Assessing the too-causes of underdevelopment in a proclaimed settlement: A case study of Okalongo settlement in the Omusati region

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University of Namibia
The study assessed the root – causes of underdevelopment in a proclaimed settlement, with a specific focus on the Okalongo settlement in the Omusati region aimed to find possible mitigation to minimise underdevelopment. The study is guided by the following three broad research questions. Firstly, what are the factors contributing to underdevelopment in the proclaimed settlement of Okalongo? Secondly, what are the perceptions of the inhabitants of Okalongo settlement in relation to underdevelopment? And thirdly, how can Okalongo settlement address underdevelopment in the area? The study is foreseen to serve as a resourceful guide to future researches and to the general hindrances of underdevelopment in local government both in Namibia and beyond. The study adopted a mixed method of qualitative and quantitative research approaches and followed an explorative research philosophy. The sample size of this study was 62. It comprised the inhabitants of Okalongo settlement, administrators of Okalongo settlement office, officials of Okalongo Constituency office, members of OTA and the officials of the ORC. Data were collected through interviews and survey questionnaires. The study found that there is no improvement in the Okalongo settlement in terms of roads, housing, servicing of land, sewage system and other government services that need to be brought closer to the people. The study further recommends, community involvement, servicing of land for construction of houses and business, fair allocation of land, a complete demarcation plan of the Okalongo settlement and the fair compensation of homestead, reduce managerial power from ORC, reduce local business dominance and attract investors, consider employing local people in the Okalongo settlement office,` investigate corruption cases; and last but not least benchmarking and twining with other proclaimed settlements and local authorities.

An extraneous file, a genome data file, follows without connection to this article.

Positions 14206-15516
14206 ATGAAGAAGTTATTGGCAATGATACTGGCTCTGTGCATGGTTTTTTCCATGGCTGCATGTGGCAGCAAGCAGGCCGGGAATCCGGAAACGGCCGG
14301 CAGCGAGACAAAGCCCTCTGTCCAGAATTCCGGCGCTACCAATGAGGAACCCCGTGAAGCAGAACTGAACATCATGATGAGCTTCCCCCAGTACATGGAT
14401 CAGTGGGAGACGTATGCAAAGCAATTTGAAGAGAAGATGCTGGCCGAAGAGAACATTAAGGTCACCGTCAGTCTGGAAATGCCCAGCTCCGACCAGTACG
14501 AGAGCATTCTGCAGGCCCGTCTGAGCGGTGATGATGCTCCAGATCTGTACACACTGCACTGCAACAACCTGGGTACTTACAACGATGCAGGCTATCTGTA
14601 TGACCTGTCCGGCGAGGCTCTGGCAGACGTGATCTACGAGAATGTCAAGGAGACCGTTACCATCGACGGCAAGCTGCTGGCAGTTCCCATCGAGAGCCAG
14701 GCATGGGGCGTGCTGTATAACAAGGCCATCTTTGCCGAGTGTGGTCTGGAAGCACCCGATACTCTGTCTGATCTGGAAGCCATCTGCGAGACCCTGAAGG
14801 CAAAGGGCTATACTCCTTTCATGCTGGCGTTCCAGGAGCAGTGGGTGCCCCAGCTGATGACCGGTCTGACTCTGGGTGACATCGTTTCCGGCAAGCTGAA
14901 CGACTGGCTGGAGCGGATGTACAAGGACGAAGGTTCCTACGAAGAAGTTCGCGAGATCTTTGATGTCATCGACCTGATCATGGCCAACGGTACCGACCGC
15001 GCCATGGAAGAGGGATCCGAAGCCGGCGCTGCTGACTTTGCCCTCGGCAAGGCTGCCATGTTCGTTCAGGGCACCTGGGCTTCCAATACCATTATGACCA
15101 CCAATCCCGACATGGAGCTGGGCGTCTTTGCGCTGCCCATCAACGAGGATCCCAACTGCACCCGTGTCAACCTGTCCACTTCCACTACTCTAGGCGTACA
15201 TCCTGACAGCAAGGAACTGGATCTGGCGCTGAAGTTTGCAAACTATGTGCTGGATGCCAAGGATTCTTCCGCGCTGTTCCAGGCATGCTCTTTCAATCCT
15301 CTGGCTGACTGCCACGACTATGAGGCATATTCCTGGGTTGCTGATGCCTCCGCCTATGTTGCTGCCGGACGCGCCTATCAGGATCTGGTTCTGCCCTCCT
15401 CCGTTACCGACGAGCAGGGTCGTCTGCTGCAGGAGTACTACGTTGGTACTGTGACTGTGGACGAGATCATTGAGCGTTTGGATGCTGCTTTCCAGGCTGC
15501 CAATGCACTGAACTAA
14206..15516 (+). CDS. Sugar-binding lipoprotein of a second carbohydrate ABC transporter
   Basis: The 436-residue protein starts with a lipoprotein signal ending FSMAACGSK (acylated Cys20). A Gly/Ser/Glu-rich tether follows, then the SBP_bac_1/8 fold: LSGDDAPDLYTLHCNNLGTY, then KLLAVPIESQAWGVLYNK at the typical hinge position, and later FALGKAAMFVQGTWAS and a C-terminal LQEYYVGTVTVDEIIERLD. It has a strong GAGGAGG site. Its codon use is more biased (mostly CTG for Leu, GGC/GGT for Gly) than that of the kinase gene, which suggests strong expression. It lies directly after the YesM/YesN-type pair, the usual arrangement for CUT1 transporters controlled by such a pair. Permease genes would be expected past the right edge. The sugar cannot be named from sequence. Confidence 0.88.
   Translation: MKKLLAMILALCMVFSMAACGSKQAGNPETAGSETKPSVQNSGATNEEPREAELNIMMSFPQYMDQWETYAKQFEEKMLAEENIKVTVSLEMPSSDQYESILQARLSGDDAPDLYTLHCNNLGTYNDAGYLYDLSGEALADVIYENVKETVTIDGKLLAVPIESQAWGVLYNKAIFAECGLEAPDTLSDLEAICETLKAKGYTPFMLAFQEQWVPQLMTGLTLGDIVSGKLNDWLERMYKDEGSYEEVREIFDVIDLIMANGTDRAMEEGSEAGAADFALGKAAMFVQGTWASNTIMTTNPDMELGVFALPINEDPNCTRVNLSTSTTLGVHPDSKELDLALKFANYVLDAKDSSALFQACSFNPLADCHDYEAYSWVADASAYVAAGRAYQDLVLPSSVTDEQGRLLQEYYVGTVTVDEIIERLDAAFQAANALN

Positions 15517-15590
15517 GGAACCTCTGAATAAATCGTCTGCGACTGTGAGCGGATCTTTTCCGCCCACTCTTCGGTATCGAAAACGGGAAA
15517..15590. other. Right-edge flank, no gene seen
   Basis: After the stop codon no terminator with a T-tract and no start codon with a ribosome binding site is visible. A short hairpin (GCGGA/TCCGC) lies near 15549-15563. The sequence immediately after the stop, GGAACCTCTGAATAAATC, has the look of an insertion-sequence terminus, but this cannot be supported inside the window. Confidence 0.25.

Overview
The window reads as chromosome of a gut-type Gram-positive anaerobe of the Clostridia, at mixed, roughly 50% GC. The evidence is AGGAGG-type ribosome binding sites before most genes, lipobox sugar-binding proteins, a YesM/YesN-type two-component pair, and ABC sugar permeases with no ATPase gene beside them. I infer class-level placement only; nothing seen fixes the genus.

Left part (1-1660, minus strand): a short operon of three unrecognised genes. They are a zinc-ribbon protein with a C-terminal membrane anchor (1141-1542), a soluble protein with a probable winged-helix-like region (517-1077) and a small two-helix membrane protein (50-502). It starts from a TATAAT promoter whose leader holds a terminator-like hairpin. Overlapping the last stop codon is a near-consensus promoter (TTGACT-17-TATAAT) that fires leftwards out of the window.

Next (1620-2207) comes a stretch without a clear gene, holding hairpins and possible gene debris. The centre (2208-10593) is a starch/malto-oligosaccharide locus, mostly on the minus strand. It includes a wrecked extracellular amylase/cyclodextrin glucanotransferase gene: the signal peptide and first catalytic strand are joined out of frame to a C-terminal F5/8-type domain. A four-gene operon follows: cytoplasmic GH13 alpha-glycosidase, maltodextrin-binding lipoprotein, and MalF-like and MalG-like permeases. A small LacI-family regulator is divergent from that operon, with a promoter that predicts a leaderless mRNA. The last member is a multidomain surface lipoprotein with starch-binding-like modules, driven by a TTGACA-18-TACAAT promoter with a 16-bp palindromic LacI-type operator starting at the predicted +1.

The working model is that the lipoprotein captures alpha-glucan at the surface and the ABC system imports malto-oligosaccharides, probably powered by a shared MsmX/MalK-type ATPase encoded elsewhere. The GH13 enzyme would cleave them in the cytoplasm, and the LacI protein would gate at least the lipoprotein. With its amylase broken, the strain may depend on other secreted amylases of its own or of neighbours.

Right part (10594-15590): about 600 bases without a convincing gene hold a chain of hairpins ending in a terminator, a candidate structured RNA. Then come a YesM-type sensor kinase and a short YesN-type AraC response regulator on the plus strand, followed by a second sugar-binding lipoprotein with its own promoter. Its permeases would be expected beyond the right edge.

A thesis submitted in partial fulfilment of the requirements for the Degree of Master of Public Administration
Underdevelopment, Settlement, Okalongo